The Kiss of the Vampire




Uploaded By: FREEMAN
May 08, 2021 at 02:15 PM



Virginia Gregg as Rosa Stangher
720p.BLU 1080p.BLU
698.13 MB
English 2.0
23.976 fps
1 hr 28 min
P/S 0 / 2
1.24 GB
English 2.0
23.976 fps
1 hr 28 min
P/S 2 / 4

Movie Reviews

Reviewed by ferbs54 7 / 10

Still Another Winner From The House Of Hammer

"The Kiss of the Vampire" is a Hammer Studios film from 1963 that should manage to surprise and impress even the most jaded horror fans. In it, British honeymooning couple Gerald and Marianne Harcourt run out of petrol near "Kronenbourg," Germany in the year 1910 or so (judging from their vintage automobile), and are soon befriended by the area's most prominent citizens: the family of castle-dwelling Dr. Ravna, a debonair host who just happens to head a clan of blood-loving vampires! Interestingly, these vampires differ somewhat from the type we've all come to know and love, in that they have a fondness for ordinary food and wine, and can walk about during daylight long as it's fairly cloudy outside. Still, they remain averse to garlic and definitely suffer from, uh, crucifixaphobia. But this film offers us much more than just a group of atypical neck noshers. "Kiss" has been beautifully photographed, boasts some truly striking sets (an "ornate coffin," Ravna calls his sumptuous home), and features a literate script and fine acting from its relatively no-name cast. There are also several impressive sequences: Ravna's son, Karl, playing his eerily dreamy piano composition; a flaming-hand cauterization following a vampire's "kiss"; a vampire masquerade ball; and perhaps the best pentagram/conjuration scene ever shown on least, until "The Devil Rides Out" came along in 1968. And, without giving anything away, let me just say that the vampires are undone in this film in a manner I have never seen before. From its deliciously morbid vampire-funeral opening to its (perhaps too) abrupt conclusion, this concise little picture is still another winner from the great House of Hammer.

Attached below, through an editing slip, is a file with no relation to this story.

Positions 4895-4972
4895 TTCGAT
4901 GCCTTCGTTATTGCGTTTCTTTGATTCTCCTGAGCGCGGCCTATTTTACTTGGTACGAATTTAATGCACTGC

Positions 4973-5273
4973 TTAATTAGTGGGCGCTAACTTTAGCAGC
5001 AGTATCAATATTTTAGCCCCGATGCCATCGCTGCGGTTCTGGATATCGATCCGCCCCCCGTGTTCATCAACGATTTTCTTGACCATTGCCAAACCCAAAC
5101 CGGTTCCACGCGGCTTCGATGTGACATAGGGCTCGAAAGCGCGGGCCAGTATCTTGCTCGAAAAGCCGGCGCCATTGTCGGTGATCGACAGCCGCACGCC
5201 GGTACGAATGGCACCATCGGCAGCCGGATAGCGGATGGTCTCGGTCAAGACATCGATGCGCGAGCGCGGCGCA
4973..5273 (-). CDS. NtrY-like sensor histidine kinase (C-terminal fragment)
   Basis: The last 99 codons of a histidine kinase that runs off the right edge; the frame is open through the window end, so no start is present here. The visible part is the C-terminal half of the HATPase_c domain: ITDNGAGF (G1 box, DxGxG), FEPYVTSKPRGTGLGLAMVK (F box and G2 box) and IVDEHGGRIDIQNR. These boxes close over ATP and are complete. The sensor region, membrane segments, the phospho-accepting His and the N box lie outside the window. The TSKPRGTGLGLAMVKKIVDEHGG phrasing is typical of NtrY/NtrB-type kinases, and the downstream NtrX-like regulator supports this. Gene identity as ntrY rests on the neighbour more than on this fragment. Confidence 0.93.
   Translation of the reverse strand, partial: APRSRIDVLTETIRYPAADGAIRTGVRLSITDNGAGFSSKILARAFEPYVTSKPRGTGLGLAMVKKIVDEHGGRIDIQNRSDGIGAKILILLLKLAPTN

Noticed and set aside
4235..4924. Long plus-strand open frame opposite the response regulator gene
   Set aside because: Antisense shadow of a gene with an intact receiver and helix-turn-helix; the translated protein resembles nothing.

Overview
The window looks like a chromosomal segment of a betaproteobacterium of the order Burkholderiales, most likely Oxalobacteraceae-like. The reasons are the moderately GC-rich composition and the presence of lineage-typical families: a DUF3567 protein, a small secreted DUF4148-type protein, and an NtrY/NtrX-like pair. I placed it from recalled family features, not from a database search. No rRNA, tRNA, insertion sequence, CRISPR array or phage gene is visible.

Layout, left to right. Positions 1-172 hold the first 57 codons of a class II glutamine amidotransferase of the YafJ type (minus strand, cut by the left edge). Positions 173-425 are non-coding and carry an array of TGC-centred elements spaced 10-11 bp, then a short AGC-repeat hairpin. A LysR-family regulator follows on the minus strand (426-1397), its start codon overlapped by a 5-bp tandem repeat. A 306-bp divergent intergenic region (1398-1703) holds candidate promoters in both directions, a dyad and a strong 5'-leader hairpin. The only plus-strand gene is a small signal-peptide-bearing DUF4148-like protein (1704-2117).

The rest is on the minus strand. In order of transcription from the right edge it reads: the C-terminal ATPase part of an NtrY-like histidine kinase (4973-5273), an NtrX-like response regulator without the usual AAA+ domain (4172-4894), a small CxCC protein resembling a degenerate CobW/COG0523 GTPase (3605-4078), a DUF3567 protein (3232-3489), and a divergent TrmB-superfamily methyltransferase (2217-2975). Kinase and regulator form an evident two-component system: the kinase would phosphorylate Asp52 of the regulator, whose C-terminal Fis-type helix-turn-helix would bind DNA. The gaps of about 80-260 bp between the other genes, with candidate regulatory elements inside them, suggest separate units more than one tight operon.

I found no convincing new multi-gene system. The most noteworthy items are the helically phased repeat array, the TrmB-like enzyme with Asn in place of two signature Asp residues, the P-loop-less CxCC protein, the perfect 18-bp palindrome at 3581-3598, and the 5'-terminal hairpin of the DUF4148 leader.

Reviewed by claudio_carvalho 7 / 10

A Different Vampire Movie

In the beginning of the Twentieth Century, the just-married couple Gerald Harcourt (Edward de Souza) and Marianne Harcourt (Jennifer Daniel) run out of gas while driving in Germany in a honeymoon trip. They have to stop for the night at a bed and breakfast and they are invited to dinner at the castle of the prominent Dr. Ravna (Noel Willman), where they are introduced to his family. They are invited to go to a party in the castle in the weekend and they accept the invitation. Gerard and Marianne go to the party and Marianne vanishes. Gerard asks for help to the local Professor Zimmer (Clifford Evans) and learns that Dr. Ravna is the leader of a vampire cult that had abducted his wife. What will they do?

"The Kiss of the Vampire" is a different but attractive vampire movie where there is no reference to Dracula. The vampires fear the cross and garlic as usual, but they can walk during the cloudy day and can eat and drink wine. Indeed they are a cult led by the notorious Dr. Ravna. The sets and costumes are very beautiful and the vintage car is a piece of art. My vote is seven.

Title (Brazil): "O Beijo do Vampiro" ("The Kiss of the Vampire)

Reviewed by AaronCapenBanner 7 / 10

Non-Dracula Vampire Film From Hammer.

Don Sharp directed this entertaining vampire tale(not connected with the Dracula series) that sees honeymooning Gerald and Marianne Harcourt(played by Edward De Souza & Jennifer Daniel) develop car trouble on their driving trip in Europe, but are aided by a Count Ravna(played by Noel Willman) who invites them to his castle for a costume party after they check into a local inn. The party takes a dark turn after Gerald is drugged, and told that he has no wife! Confused and outraged, he seeks the help of Professor Zimmer(played by Clifford Evans) who is also staying at the inn, and informs him that Ravna leads a vampire cult that turned his own daughter, and now wants Marianne... Another atmospheric horror from Hammer with a fine score and direction. A pity it couldn't have brought back Peter Cushing as Van Helsing, but performances are still good, and leads to an exciting finale.

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